New mayor spruiks beef exports, retirement villages

BEEF exports, retirement villages, local content policies and lowering infrastructure charges are on new mayor Matt Burnett's hit list.

In a speech at a Gladstone Chamber of Commerce and Industry networking function on Tuesday night, Cr Burnett spoke about making Gladstone open for business.

"I absolutely support the export of beef and primary produce from the port," Cr Burnett said.

"I don't own the port, but we will convince them (Gladstone Ports Corporation) as a region.

"We put enough pressure on them and it will be brought to bear."

He said the GPC was supported by the community for being a good corporate citizen and he expected that to continue through investing in the exportation of beef.

In a GPC announcement in December, former chief executive officer Craig Doyle earmarked Port Alma as the port to export beef.

A spokesperson for Gladstone Ports Corporation said it was a possibility for live cattle facilities at Port Alma, and it was keen to progress the opportunity subject to demand from the region's producers.

"GPC has prepared a basic design for a new ramp facility at Port Alma and some additional infrastructure would be required to facilitate vessels for cattle," the spokesperson said.

"GPC has also had discussions with a number of people about live cattle options from the Port of Gladstone, however the proposal for exports from Gladstone is less advanced and has a number of technical issues to overcome."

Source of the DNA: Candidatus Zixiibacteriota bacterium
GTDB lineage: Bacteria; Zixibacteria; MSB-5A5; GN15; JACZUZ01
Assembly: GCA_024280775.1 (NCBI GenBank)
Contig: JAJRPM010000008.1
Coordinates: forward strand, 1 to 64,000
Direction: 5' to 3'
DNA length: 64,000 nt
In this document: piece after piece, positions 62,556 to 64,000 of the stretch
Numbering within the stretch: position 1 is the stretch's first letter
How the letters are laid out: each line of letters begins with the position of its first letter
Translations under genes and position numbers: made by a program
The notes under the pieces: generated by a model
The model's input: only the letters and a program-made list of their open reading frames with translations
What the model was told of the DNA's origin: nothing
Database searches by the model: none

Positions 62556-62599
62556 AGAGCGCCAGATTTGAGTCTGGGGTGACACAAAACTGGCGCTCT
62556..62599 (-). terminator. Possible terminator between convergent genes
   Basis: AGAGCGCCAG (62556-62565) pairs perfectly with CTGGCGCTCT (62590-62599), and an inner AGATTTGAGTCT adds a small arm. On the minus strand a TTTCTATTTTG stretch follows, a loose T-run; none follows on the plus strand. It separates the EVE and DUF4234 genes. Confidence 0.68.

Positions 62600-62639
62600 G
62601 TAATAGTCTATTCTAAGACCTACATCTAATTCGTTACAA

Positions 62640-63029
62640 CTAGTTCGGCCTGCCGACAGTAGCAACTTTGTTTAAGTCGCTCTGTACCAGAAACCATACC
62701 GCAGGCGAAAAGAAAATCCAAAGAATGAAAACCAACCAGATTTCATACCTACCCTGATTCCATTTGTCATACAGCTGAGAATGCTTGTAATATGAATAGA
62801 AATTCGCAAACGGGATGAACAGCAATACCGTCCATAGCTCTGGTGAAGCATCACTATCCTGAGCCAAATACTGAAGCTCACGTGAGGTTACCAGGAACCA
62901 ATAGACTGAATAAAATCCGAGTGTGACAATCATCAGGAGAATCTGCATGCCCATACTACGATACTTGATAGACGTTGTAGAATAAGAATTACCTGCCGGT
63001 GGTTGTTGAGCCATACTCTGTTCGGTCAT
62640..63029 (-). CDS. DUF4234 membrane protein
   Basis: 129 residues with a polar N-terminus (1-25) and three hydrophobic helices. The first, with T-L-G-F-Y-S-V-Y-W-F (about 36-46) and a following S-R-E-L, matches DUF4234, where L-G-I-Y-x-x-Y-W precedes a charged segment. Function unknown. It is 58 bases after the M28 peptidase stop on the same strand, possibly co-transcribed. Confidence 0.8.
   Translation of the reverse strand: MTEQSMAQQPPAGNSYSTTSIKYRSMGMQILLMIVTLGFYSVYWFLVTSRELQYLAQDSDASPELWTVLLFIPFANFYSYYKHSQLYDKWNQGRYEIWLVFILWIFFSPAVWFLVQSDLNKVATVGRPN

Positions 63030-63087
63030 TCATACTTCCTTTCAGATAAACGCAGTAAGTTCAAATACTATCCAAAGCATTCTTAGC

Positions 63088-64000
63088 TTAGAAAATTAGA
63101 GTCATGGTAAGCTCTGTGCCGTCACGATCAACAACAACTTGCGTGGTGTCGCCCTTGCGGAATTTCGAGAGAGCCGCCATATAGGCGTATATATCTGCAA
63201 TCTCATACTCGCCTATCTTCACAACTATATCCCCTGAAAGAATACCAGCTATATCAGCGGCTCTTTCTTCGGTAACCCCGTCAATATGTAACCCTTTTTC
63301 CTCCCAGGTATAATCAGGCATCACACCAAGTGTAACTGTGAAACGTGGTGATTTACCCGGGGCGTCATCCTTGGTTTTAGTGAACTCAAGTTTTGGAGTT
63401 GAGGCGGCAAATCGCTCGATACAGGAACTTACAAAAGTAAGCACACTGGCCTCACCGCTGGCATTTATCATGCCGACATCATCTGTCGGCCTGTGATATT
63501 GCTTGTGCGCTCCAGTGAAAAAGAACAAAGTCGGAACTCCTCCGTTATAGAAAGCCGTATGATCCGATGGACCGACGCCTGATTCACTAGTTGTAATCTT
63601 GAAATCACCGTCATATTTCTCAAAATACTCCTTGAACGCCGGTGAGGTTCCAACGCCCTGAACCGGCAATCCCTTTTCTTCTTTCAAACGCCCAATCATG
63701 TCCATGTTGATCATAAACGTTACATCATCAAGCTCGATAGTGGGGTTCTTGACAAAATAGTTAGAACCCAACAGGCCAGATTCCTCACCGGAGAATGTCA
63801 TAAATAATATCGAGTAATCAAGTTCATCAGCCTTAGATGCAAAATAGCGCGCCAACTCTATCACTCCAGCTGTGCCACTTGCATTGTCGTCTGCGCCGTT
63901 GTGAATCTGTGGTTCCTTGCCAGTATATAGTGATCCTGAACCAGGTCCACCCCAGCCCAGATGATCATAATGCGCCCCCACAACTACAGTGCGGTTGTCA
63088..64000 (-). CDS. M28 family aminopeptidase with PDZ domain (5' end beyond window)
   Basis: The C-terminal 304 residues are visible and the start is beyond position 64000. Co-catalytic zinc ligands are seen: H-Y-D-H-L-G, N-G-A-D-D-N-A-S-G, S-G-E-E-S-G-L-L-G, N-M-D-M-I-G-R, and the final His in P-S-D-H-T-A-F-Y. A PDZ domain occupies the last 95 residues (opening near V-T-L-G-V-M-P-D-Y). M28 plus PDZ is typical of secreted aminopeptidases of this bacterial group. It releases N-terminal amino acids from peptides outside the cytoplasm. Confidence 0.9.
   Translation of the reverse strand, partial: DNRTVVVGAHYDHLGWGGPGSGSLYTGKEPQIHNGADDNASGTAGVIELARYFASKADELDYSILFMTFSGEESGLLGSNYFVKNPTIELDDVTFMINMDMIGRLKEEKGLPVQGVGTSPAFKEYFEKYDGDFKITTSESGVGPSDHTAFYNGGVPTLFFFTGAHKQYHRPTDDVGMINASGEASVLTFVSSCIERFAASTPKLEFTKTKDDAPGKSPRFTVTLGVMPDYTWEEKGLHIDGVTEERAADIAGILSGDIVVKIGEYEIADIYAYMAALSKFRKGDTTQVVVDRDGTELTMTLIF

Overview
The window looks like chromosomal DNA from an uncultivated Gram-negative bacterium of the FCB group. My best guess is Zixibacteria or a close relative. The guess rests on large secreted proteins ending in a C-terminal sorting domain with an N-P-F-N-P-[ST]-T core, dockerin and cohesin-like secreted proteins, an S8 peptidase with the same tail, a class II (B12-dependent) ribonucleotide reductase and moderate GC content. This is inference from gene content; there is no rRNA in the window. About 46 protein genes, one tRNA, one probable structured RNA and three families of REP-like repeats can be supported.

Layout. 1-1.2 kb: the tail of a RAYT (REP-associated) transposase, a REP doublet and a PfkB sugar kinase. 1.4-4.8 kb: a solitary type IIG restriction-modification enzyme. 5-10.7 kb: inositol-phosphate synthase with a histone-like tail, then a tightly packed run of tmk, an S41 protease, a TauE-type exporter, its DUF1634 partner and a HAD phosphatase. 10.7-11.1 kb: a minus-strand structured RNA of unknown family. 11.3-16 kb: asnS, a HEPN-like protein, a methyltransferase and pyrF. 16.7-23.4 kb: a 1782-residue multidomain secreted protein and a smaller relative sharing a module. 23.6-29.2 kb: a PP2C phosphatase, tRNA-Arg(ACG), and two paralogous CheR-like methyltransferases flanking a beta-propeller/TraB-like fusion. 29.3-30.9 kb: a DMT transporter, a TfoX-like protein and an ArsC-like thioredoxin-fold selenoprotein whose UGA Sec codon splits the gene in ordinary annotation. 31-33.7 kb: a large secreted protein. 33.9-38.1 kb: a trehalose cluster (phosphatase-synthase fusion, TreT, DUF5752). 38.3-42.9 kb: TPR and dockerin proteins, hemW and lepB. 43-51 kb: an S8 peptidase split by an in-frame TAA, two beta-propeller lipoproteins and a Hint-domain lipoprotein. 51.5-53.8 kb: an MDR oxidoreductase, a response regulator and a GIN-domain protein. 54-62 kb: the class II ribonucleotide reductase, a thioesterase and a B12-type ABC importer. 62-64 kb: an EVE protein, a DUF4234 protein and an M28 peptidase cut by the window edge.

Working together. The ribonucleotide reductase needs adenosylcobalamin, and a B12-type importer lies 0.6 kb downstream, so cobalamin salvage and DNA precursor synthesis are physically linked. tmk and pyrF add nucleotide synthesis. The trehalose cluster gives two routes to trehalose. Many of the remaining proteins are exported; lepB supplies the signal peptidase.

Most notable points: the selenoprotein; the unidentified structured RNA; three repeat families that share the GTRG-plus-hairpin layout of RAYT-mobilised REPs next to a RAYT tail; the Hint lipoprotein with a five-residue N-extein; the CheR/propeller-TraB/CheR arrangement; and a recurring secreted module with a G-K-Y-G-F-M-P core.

Cr Matt Burnett said Gladstone would benefit if it was a centre for beef exports.

"We need the port to export more than just coal, LNG or alumina," he said.

Another issue he said he was committed to deliver was providing more retirement villages. The closure of Hibiscus Gardens and Cooinda had impacted Gladstone's social fabric, he said.

"These people are the community's grandparents, babysitters, volunteers and key social components of any family," he said.

To attract the development of new areas, he said he would offer not-for-profit companies the opportunity to lease a block land for $1 a year to build a retirement village.

"It's something we are looking at across the region to seal the deal," he said.



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